Finding the Perfect Fit

Hands down, the most important thing to get right when purchasing a new pair of tennis shoes is the fit. Let me walk you through a few different topics you should keep in mind when evaluating shoes.

Size
The size of your shoe is perhaps the most obvious when it comes to achieving the right fit. But how sure are you of your sizing?
Ideally, you’ll have roughly a half-inch or 13 millimetres between the tip of your big toe and the front of your shoe. A quick test that works reasonably well is to use the width of your thumb to check this space. Adequate room at the front of your shoe helps to avoid jamming your toes together and pre-vents blisters, while also allowing them to breathe and stay cool. Tennis shoes that are too large, on the other hand, can also lead to excessive move-ment of your foot, which can also lead to blisters and issues with your calf muscles and Achilles heel.

Width
For a large portion of the world’s population, standard or regular width shoes do the trick, but if you fall outside of this range, then it’s crucial to find the correct width for the health of your feet.

Toe Box
The available space for your toes in a shoe will correlate with the width of a shoe. However, since most shoes are standard size, you’ll find that some have tighter or more roomy toe boxes.

Ankles
Although this isn’t typically a problem for most, some may find that the bones at the outer edge of their ankles (fibula and tibia) come into con-tact with the upper edge of their shoe and cause discomfort. When you first try on a shoe, it’s worth watching out for any rubbing around your ankles. This can be amplified when playing tennis and can lead to discomfort.

Playing style

Choose a tennis shoe based on your playing style:

Baseline Player
A baseline player mainly plays along the back-line of the court. The type of shoes needed for a baseline player require lateral support. A highly durable sole is also necessary due to constant lateral motion.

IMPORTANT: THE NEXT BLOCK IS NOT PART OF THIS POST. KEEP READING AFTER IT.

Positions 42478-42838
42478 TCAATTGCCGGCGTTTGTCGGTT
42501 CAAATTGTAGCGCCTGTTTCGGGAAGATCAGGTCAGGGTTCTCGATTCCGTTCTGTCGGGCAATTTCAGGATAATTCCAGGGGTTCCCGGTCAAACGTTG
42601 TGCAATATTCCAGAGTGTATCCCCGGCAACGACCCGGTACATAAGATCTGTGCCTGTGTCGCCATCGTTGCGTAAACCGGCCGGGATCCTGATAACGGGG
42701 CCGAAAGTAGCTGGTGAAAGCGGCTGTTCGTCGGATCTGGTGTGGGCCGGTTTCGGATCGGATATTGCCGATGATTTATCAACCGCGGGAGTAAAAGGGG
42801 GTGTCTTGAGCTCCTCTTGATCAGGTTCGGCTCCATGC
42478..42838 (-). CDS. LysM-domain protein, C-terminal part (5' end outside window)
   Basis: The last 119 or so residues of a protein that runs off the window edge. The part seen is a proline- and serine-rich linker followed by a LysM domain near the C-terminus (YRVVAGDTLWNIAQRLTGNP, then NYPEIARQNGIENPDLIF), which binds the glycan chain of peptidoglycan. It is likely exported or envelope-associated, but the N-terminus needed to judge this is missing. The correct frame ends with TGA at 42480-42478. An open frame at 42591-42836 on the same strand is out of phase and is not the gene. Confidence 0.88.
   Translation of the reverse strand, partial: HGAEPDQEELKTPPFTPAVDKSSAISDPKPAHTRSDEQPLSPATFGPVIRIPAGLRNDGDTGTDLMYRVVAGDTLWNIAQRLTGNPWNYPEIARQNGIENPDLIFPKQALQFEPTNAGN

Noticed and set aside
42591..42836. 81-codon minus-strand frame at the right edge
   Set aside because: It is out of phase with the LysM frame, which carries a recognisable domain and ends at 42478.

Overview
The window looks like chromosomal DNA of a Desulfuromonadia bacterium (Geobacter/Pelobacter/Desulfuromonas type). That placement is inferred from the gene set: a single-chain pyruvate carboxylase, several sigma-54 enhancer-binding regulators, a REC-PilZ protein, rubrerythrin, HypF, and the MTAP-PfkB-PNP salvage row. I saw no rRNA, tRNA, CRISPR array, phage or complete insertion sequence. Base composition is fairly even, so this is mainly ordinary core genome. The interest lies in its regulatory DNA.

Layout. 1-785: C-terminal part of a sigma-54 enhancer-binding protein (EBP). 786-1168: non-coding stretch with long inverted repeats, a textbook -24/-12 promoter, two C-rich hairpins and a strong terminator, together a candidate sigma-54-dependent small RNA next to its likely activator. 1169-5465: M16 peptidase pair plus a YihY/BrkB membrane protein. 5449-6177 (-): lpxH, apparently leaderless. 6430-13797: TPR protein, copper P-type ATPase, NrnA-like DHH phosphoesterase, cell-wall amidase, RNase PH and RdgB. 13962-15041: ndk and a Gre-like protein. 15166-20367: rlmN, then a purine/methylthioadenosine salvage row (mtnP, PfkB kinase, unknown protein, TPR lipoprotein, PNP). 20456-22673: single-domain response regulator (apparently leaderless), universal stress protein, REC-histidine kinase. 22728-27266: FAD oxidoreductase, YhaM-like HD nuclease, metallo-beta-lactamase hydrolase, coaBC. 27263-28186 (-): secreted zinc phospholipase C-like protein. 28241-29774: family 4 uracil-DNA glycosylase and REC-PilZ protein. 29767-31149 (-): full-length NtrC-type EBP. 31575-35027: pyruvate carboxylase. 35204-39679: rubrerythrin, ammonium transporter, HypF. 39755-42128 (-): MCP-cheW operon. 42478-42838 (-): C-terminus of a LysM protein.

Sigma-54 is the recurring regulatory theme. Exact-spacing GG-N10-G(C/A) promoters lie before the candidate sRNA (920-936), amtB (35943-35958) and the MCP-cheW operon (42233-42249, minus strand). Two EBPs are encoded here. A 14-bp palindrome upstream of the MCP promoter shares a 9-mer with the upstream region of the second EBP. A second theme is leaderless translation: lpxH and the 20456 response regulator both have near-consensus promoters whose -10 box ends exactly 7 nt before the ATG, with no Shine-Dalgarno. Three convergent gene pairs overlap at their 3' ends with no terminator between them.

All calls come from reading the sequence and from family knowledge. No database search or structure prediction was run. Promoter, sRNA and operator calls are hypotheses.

Serve-and-Volley Player
A serve-and-volley player frequently charges the net. This type of player often slides their back foot along the court during the serve, so a shoe with a durable toecap (also referred to as a reinforced toe) and medial inside the arch is essential.

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How do you choose the right tennis shoes?

Tennis is an active, physical game, and your feet bear the brunt of the abuse. Whether you’re a seasoned pro or you’re just stepping on to the court for the first time, choosing a tennis shoe is an essential part of the game. There’s no shortage of playing styles and court surfaces in tennis, and there’s a wide variety of tennis shoes. From popular Nike tennis shoes and Adidas tennis shoes to reliable, high-performance Asics tennis shoes. The biggest factor when deciding which tennis shoe to go for is its outsole. Tennis footwear can be categorised by the type of sur-face the shoe is designed to perform on. Another important consideration is the trade-off between comfort, durability, weight and stability. Shoes which offer ex-ceptional stability and durability are often heavier. However, shoes which are lightweight have the advantage of speed, allowing players to reach the ball quick-er.

Tennis is a game of quick stops and starts, short sprints and frequent lateral movement—this is why you need footwear that can stand up to your game.

Think about your playing style, court surface and personal preferences when se-lecting your new pair of tennis shoes.

Tennis shoes style

It’s important to distinguish the differences between tennis shoes and other types of footwear before making your purchase. Frequent stops and starts while moving around the court influence the way tennis shoes are designed. Tennis shoes are typ-ically more flat with specifically designed patterns on the sole, all depending on which type of court surface you generally play on. Other types of shoes have thicker, softer heels that decrease weight and cushioning to lessen impact—tennis shoes are built to be sturdier. Running shoes or other athletic shoes, however, are designed for the repetitive forward motion of running or walking.

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